Question:  Woodpeckers are pecking holes in my trees. Why are they doing this and will it kill my trees?

The bird who is pecking holes in your trees is a Yellow-bellied Sapsucker, a member of the woodpecker family. Whereas most woodpeckers will drill holes in trees, or poke under the edge of the bark, for hidden insects, sapsuckers have a more unusual method for feeding.

Sapsuckers drill lines of small holes along a tree trunk, which soon start to leak sap. In some cases, the bird will actually drill several parallel lines so the tree looks as if someone drew a grid of dots along the trunk.

After a few hours, the sapsucker will return and lap up the leaking sap using its long tongue. Since tree sap is made up of water and sugar, it is an excellent food for birds. In addition, tree sap is quite sticky so small insects will often get stuck in the sap. The sapsucker will also eat these insects as it laps up the sap. (It’s kind of like a “bowl of ice cream with chocolate chips stuck on the top” for birds).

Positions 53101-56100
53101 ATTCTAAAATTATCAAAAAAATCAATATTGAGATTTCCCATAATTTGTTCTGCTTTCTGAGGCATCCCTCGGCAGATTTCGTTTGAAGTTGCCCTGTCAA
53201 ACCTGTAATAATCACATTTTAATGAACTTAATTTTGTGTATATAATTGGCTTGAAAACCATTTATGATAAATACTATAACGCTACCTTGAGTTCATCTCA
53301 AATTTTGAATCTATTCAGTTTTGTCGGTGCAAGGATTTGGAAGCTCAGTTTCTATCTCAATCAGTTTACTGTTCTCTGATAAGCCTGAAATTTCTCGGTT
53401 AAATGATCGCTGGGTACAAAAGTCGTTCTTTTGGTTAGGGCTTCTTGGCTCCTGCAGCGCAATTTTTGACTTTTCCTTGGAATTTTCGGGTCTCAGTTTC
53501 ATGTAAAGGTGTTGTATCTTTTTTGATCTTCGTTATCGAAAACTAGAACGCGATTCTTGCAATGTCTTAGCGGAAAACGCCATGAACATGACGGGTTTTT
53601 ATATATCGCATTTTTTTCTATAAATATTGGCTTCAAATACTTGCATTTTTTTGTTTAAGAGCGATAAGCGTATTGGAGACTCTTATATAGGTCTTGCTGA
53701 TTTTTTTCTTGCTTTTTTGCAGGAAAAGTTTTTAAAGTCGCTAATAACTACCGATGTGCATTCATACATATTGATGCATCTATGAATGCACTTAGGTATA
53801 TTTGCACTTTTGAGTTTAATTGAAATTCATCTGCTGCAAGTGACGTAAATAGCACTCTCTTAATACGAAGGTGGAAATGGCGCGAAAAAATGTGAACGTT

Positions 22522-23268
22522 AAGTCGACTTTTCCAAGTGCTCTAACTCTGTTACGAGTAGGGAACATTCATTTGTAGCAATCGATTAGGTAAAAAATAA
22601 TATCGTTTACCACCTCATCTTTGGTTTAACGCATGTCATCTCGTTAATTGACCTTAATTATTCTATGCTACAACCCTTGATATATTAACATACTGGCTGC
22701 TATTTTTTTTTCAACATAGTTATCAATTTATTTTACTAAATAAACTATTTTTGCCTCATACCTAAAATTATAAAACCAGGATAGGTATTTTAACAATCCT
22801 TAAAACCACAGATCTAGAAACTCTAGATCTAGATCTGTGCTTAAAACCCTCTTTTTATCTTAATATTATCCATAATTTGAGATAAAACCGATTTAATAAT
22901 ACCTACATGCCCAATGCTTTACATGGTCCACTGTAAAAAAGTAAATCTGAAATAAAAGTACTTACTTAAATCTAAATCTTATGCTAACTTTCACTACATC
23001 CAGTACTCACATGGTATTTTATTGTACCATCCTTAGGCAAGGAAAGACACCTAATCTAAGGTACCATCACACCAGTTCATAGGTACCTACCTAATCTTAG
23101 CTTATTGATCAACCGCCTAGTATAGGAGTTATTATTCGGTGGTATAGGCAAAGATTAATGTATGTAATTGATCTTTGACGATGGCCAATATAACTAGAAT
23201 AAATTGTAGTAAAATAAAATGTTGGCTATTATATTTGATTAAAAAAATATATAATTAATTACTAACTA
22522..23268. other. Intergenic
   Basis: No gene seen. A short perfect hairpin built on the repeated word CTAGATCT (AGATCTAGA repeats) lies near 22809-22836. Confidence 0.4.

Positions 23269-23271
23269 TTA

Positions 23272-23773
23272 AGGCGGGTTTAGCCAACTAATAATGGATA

Trees have a great system for dealing with holes in their bark; a woody tissue will grow over the holes, similar to the tough scab that grows over cuts and scrapes that people get. The new wood will seal the hole and prevent fungal infections along the trunk. So a few lines of sapsucker holes shouldn’t harm a large tree. However, a couple of sapsuckers can cause considerable damage to a young tree.

If you have small trees you want to protect from possible sapsucker damage, tying brightly colored mylar strips to some of the braches and along the trunk should convince the sapsuckers to stay away.